Credit Card Debt

Several people do not pay off their credit card debts as soon as possible. The reasons for not clearing the debts could be several, with the most common one being maintaining a healthy credit score. While it is essential to have a steady and good credit score, it is vital to remember that credit card companies have incredibly high interest rates. As you delay the repayment or pay it back in smaller amounts, you effectively increase the unnecessary hassle of paying off too much interest. 

Most people, on average, pay as much as 12% to 18% additional interest on their borrowing per month without clearing off the initial amount payable. Credit card debt could soon become overwhelming, as you would first need to assess how you got yourself into such heavy debts in the first place. 

Many people rack up a high credit card debt while they transition from one country to another. With most careers and job opportunities finally looking up in the international market, there seems to be a steady increase in migration from one country to another. If you are looking at shifting to another country and are banking on your credit cards to help you out, we would advise consulting with experienced immigration lawyers in the US before doing so. They can help you understand the finances, savings required, and process fees and transactions, so you don’t burn a hole in your pocket. 

If you already have a considerable credit card debt on your head and need to start paying off the balances, we can help you with some critical information. 

 

Evaluate the Highest Debt First:

You should first evaluate which card has the highest debt amount of all the credit cards. If the debt is on the larger side, you should start by paying off larger chunks of funds to that account. Making a list of all the outstanding on each card, including charges, interest rates, and amounts, will help you get a simpler picture of the remainder of the payments and their schedules.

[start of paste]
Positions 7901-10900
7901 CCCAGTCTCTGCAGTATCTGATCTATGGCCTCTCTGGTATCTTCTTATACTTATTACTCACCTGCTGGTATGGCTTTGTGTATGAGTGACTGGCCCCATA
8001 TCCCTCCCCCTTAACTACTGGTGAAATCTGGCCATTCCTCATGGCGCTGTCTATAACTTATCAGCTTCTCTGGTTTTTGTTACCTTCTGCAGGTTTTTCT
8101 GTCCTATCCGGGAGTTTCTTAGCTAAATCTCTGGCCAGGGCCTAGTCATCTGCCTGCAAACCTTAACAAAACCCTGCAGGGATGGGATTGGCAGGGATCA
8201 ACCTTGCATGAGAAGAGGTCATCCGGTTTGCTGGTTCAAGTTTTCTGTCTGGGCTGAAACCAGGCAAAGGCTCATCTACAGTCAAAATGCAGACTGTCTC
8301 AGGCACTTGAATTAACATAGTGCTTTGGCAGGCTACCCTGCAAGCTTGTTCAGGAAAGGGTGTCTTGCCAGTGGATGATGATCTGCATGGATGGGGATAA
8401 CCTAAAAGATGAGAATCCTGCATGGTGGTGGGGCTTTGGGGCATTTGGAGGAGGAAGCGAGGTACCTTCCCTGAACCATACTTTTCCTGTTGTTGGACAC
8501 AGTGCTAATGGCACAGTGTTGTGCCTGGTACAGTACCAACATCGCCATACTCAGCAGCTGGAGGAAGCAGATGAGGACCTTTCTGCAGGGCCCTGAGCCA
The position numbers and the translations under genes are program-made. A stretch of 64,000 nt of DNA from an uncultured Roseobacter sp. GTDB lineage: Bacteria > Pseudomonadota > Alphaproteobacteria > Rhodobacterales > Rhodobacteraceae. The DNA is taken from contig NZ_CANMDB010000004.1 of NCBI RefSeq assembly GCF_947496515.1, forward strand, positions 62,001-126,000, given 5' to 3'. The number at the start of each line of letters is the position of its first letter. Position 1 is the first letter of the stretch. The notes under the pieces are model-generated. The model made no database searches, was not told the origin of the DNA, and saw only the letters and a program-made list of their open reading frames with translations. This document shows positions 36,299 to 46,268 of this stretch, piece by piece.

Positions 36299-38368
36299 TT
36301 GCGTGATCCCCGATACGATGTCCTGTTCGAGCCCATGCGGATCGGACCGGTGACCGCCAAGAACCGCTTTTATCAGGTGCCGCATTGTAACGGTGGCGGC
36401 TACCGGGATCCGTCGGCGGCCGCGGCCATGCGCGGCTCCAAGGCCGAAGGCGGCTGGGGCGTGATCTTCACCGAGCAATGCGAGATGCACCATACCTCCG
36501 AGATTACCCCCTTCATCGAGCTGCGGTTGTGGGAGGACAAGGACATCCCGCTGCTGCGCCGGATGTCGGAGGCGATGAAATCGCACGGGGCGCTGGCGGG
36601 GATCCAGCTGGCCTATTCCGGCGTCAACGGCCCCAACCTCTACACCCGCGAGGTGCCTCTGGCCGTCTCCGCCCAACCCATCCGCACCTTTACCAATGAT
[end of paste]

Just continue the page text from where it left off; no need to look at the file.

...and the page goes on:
Mortgage and vehicle payments are usually the highest since they have been paid off by credit cards in bulk. You could either speak to the credit card company and convert these remainders to EMIs or start paying them off in sizeable amounts to reduce the principal amount. 

 

Double the Minimum Payable Amount:

It is foolish to only pay the minimum due per month of each card since they are usually only enough to cover the interest on your borrowing. While paying the minimum each month can help you from falling behind on your repayment, it will not help you close down the debt faster. 

The simplest way to clear the smaller accounts is to double the minimum amount payable each month. If the minimum payment each month is $100, you should double the repayment and pay off $200 to reduce the repayment period. Doing this will help you pay off smaller amounts quickly, without sacrificing on any of the cards and falling short per month. 

 

Use All Extra Money to Pay Off the Debt:

If you have a passive income, get a bonus, a raise, or someone repays you for a loan, you should immediately use that money to reduce your overall debt in your highest account. Money saved on the credit card interest can actually be used to pay off the initial amount and reduce the total debt. Doing this each month is wise since you would input small funds that can snowball into huge savings on interests in the long term. You would also free up your maximum allowable balance. 

 

Transfer the Balance to a 0% Credit Card:

If you have a credit score of 680 – 690 or higher, you could be eligible to transfer your debt to a credit card company with a 0% introductory rate. This rate usually lasts for 18 months, giving you a slight breather as you gather the funds to repay your highest loans. 

Usually, you cannot transfer cards with debts from the same issuer. So you would need to opt for another credit card company. The transfer rate is usually between 3%-4% (depending on the issuer). However, many cards don’t charge a massive fee for balances shifted within a specific time frame. 

If you plan to transfer your debt to a 0% credit card, you should have a robust repayment plan to ensure you do not fall into the same trap again. You cannot keep shifting your cards to save on the charges since this will also affect your credit score.